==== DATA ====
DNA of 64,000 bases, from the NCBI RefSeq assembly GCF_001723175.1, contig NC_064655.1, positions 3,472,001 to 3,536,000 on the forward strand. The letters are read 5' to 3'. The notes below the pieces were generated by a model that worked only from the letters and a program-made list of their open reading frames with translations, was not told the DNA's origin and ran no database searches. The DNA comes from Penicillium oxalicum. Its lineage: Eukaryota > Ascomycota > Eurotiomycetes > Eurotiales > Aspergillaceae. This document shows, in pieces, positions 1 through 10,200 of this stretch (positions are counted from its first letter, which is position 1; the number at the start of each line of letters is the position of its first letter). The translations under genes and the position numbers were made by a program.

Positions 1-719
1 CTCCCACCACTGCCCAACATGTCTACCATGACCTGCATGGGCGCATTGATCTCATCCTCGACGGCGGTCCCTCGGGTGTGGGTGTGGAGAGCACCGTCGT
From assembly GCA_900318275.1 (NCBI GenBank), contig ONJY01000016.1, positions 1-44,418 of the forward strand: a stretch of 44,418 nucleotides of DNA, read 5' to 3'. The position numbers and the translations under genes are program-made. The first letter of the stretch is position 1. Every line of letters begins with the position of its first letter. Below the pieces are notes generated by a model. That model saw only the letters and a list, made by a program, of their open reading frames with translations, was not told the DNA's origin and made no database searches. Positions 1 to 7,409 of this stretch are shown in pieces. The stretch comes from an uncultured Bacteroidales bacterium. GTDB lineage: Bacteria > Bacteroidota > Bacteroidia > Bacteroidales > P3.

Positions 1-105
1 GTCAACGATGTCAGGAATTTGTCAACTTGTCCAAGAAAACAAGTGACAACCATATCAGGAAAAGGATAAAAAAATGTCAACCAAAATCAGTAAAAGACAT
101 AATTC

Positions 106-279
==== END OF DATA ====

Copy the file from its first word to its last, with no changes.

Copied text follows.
DNA of 64,000 bases, from the NCBI RefSeq assembly GCF_001723175.1, contig NC_064655.1, positions 3,472,001 to 3,536,000 on the forward strand. The letters are read 5' to 3'. The notes below the pieces were generated by a model that worked only from the letters and a program-made list of their open reading frames with translations, was not told the DNA's origin and ran no database searches. The DNA comes from Penicillium oxalicum. Its lineage: Eukaryota > Ascomycota > Eurotiomycetes > Eurotiales > Aspergillaceae. This document shows, in pieces, positions 1 through 10,200 of this stretch (positions are counted from its first letter, which is position 1; the number at the start of each line of letters is the position of its first letter). The translations under genes and the position numbers were made by a program.

Positions 1-719
1 CTCCCACCACTGCCCAACATGTCTACCATGACCTGCATGGGCGCATTGATCTCATCCTCGACGGCGGTCCCTCGGGTGTGGGTGTGGAGAGCACCGTCGT
From assembly GCA_900318275.1 (NCBI GenBank), contig ONJY01000016.1, positions 1-44,418 of the forward strand: a stretch of 44,418 nucleotides of DNA, read 5' to 3'. The position numbers and the translations under genes are program-made. The first letter of the stretch is position 1. Every line of letters begins with the position of its first letter. Below the pieces are notes generated by a model. That model saw only the letters and a list, made by a program, of their open reading frames with translations, was not told the DNA's origin and made no database searches. Positions 1 to 7,409 of this stretch are shown in pieces. The stretch comes from an uncultured Bacteroidales bacterium. GTDB lineage: Bacteria > Bacteroidota > Bacteroidia > Bacteroidales > P3.

Positions 1-105
1 GTCAACGATGTCAGGAATTTGTCAACTTGTCCAAGAAAACAAGTGACAACCATATCAGGAAAAGGATAAAAAAATGTCAACCAAAATCAGTAAAAGACAT
101 AATTC

Positions 106-279